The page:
14. Gabe Frisbie says:

    You articulated this conundrum beautifully. Working with African Americans I have never understood the slang or use of the word. This piece shows that a lot of the people using the word do not actually have a group of African American friends that actually agree on the stance in which to use the word. Thanks for perspectives from multiple people to show how complex this issue really is. Baffles me.

  15. J. Lambert says:

    Use of the word “nigger” or any spelling derivation of it is unacceptable by anyone of any color, sex, creed, etc. Now why some black people use it given the history behind it,I will never truly understand and frankly, I don’t think those that use it really do either. If anything , it seems to be to be more psychological than anything. Let’s be reminded that African-Americans were enslaved for over 400 years and endured all kinds of horrors, some of which are still coming out and that experience that effected generations of of African-Americans, so the fact that we (I am African-American) may do something that does not make sense, makes sense. I am not justifying it as I mentioned it is wrong and let’s remember that all African-Americans do not use that term like myself regardless of the situation. In this case, tempers were flaring and the player used some choice words without directly offending or hurting anyone, so life goes on…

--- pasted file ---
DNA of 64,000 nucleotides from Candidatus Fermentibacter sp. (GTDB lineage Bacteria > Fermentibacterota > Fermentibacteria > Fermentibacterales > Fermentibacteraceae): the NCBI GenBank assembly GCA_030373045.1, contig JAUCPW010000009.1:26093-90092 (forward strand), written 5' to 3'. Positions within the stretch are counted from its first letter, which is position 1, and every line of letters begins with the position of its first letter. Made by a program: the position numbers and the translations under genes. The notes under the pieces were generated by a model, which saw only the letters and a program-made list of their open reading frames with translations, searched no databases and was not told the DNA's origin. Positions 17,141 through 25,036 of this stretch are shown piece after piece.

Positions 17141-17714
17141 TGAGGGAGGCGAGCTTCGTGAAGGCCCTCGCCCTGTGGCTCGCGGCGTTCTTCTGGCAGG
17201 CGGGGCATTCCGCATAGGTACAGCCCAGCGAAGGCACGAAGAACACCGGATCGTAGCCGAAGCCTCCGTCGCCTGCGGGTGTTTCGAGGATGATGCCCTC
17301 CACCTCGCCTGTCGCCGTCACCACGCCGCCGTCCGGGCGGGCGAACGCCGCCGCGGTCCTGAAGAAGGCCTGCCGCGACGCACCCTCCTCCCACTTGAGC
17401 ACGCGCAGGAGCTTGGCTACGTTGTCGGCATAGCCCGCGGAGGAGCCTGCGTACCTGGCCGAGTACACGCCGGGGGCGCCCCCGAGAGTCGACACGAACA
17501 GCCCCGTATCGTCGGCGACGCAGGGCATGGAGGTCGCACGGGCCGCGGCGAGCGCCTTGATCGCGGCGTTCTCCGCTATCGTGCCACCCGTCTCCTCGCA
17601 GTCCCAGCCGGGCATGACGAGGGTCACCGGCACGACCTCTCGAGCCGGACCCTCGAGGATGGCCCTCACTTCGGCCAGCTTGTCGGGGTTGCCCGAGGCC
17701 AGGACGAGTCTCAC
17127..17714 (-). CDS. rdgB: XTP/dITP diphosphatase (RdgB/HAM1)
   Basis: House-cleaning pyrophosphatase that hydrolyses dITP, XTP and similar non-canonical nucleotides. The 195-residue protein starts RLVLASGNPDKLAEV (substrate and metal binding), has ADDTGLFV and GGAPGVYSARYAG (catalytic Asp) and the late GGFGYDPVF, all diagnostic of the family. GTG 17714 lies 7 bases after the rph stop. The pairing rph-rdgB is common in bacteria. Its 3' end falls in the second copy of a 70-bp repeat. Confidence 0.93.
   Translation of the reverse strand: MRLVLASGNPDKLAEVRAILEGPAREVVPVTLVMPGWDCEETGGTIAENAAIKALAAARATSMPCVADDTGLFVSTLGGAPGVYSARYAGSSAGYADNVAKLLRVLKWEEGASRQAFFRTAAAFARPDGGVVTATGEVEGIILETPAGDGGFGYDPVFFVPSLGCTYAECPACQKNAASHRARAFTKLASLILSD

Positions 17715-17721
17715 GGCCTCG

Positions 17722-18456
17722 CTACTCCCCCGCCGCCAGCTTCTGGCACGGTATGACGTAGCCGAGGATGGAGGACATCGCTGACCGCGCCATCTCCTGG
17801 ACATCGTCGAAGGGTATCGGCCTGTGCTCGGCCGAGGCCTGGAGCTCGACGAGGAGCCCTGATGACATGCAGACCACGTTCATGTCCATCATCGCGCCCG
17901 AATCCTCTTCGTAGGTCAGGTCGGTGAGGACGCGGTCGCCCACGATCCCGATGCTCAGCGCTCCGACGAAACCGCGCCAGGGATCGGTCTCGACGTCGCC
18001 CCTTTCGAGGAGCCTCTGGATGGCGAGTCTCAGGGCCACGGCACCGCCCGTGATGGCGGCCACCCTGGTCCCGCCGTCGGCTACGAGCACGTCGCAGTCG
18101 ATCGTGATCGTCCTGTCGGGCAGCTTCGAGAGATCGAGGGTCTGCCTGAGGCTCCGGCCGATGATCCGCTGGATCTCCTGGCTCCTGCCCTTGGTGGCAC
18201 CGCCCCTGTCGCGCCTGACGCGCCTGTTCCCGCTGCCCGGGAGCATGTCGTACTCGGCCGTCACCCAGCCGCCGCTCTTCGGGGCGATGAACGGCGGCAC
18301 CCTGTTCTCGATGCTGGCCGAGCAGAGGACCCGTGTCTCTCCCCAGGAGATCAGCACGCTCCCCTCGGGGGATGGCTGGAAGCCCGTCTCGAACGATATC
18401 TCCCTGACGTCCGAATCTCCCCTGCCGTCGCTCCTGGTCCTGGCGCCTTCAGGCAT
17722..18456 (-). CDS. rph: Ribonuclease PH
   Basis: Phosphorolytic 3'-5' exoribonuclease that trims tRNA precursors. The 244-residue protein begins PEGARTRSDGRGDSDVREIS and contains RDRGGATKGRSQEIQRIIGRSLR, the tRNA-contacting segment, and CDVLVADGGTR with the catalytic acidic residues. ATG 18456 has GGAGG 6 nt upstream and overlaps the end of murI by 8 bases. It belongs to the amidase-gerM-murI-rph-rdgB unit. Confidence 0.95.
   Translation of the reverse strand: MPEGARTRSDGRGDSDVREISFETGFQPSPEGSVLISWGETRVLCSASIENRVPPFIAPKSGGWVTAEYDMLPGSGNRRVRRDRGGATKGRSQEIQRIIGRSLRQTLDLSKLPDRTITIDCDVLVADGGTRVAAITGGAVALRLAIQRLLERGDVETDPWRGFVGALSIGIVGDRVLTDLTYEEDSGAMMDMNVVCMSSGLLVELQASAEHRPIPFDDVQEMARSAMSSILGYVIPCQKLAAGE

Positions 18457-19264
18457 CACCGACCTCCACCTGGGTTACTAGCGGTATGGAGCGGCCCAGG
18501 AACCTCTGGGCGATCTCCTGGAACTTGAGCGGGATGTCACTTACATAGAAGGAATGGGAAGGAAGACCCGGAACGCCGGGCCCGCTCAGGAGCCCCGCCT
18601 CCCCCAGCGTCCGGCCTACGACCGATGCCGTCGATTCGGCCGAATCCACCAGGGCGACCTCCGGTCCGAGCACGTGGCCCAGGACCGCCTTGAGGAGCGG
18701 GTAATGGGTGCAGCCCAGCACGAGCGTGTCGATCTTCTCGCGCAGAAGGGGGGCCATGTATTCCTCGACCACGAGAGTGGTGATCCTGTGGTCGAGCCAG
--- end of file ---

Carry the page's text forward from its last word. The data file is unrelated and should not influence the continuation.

16. E.B. Sands says:

    The truth of the matter is that the “N” word is actually two words now. The “er” variation is used specifically to depict a form of racial sensitivity, offensiveness or inferiority, while the “a” variation is used within the black community for a variety of reasons, to express friendship, place emphasis on a point you’re trying to make, or a bunch of other random circumstances. It can be humorous, sarcastic, but in this form, between those who have been accepted into the group that can use it (black people) it’s not offensive between them. Now, within the African American community, there are those that can’t operate the two words and feel that it is offensive at all times. As an African- American, here’s the kicker: I use it the word at times in my house or around my close friends, those that I know use it as well. However, I would never use it in public, around people. I cringe when I hear groups of blacks use it in a public around white people, as if they don’t know the rules of how to properly use the word. Does any of this make sense? Of course not; but that’s just the way it is. Language rules are determined by those who use the language, not the other way around. For a comparison equally as senseless, if I were to call a woman the “B” word, it would be the most offensive thing. However, a lot of (often younger) women use the word among one another, often within the same contexts that African-Americans use the “N” word within their social groups.

    So I say all that to say, Igoudala knew exactly how he utilized the word, the message in which he was portraying, and the sentiment that does still run throughout the black community as it relates to their position within their professions. While I didn’t agree with the context or situation in which he was making this assessment, I do know that similar comments are used often by African-Americans when talking about their jobs, so Igoudala saying what he said just put in the public atmosphere another ugly truth about how different groups sometimes feel about their position in the country.

  17. scwoods23 says: